There, I said it.
As many of you do, I lurk around the various automotive forums to keep an eye on what’s going with the rest of the retail world. The one thing that I see repeatedly are disparaging remarks about customers. More specifically, most of the stench emanates from the discussions around pricing. While I read about the exhausting hours, evil vendors, and putting up with terrible management, what I don’t seem to ever read is how these complainers add value for their customers and dealers.
Let’s get something straight: In the 21st century, no automotive salesperson is entitled to gross. Gross is something that is earned. Today’s customer does 98% of the work to sell themselves a vehicle. By merely being available to shuffle paper doesn’t maximize current revenue or guarantee future revenue. Sales personnel need to bring more to the table than just being able to walk between two rooms.
Now that I’ve officially made myself a heretic, let’s walk through the logic.
Pandora’s Box is open. No matter how much the retail auto community wails and gnashes teeth, consumer-facing pricing tools aren’t going away. In fact, thanks to an endless supply of venture capital and private equity, these tools will only continue to get stronger. The race to the bottom has already been won, and car dealers never qualified for the race. At the time of this writing, Warren Buffet’s personal net worth is currently around 40% higher than GM’s total market cap. The disruptors have the capital to make larger disruptions, and are just warming-up on the starting line to do so. Maybe dealerships should have been nicer to the investment community.
To further restate the obvious, consumers have exponentially more information at their finger tips than they did five minutes ago. Gone are the days of printed sheets from a desktop computer. Every single piece of information they need to make a smart decision is sitting in their pocket. Showrooming should be the least of a dealer’s worries. Customers have the ability to make every deal a loser if they truly wanted to.
Less obviously, your friendly neighborhood OEM continues to manipulate the value of vehicles. From squeezing out markup, to over-inflating residual values, to mortgage-length payment plans, OEMs keep chasing SAAR while making decisions that reverberate throughout the primary and secondary markets. The sand that salespeople tell their customers to go pound is the same sand that their careers are built on.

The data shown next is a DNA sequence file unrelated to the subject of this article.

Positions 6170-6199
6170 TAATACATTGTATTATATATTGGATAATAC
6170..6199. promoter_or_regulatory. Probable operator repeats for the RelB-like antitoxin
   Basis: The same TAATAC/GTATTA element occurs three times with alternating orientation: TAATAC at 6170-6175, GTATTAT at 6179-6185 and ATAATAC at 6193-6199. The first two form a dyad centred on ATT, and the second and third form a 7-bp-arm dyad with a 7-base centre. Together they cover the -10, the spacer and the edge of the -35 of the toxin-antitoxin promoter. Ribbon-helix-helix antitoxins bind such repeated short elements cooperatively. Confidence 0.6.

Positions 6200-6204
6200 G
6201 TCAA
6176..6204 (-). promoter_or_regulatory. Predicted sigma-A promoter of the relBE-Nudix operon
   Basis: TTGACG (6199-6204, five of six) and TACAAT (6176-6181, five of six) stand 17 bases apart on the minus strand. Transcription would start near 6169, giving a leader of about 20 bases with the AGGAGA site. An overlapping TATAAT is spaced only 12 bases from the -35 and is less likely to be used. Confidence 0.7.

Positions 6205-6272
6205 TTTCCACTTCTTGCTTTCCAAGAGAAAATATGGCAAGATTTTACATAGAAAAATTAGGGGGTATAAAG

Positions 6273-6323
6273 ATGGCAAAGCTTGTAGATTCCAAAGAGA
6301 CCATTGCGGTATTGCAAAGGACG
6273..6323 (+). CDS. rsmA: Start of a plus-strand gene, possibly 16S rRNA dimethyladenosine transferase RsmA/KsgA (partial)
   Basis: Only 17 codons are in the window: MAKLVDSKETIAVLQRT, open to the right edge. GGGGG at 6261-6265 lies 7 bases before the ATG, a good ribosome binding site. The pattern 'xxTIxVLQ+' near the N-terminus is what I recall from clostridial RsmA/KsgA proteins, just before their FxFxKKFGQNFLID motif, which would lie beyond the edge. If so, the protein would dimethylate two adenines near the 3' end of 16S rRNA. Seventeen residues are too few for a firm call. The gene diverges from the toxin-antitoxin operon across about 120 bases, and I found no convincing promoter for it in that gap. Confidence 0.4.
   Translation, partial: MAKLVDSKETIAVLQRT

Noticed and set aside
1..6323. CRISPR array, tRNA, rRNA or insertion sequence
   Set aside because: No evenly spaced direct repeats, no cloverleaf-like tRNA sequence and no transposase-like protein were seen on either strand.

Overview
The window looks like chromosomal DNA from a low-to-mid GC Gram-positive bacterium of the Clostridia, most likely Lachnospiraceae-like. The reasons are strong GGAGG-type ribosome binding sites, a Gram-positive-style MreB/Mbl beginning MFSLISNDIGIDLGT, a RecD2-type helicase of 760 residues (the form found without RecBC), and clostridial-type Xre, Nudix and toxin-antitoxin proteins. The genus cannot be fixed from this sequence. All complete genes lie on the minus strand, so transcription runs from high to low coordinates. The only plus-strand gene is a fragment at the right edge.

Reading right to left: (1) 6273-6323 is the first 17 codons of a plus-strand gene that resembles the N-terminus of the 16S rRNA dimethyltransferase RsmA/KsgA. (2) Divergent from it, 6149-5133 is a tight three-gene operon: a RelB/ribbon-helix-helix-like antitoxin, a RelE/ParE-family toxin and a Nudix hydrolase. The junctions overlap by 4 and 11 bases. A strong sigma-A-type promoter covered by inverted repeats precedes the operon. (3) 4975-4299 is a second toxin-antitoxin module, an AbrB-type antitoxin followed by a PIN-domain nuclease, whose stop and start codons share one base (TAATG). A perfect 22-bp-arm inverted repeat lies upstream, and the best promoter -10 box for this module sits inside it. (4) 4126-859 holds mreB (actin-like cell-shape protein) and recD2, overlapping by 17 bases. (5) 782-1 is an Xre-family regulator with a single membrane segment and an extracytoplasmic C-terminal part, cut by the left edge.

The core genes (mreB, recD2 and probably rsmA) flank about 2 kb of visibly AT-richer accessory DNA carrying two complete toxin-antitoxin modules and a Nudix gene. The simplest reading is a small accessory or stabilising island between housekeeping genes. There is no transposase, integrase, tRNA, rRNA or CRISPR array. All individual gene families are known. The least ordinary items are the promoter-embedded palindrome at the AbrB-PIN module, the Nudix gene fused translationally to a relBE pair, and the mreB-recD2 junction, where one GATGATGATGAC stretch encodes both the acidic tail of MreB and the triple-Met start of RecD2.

Don’t hate the player. Change the game.
Retail automotive is leaving the “car business” behind. The car dealers of tomorrow will be in the relationship business. As brand loyalty erodes, portfolio dealers proliferate, and regular maintenance intervals decrease, retaining customers is paramount to future cash flow. Every positive review, star, and thumbs-up is a deposit in a future bank account. The most successful dealership staff (from techs to BD agents), will have the warmest smiles, firmest handshakes, boundless knowledge, and tell the best stories. Smartphones stay in pockets because there is no real need to pull them out. The fanatical loyalty starts with them. Total Customer Value is the name of the new game. If your dealership isn’t learning the rules, it’s not going to win.
If you’re working at a dealership, and you’re complaining about a grinder, ask yourself how much is that relationship worth? Is it worth squabbling over $100? Is it worth jeopardizing a repeat sale or losing future service business? I broker a couple car deals a year, FOR FREE, because the relationships mean that much to me. While you’re angrily going back and forth, another salesperson sold four cars because they decided to embrace change. If you want to call yourself a Car Guy or a Car Gal, start being one. Make yourself so valuable that brands, models, vendors, pricing schemes, and future technology become irrelevant. Make it so it’s an honor and a privilege to buy a vehicle from you.
Love thy customer.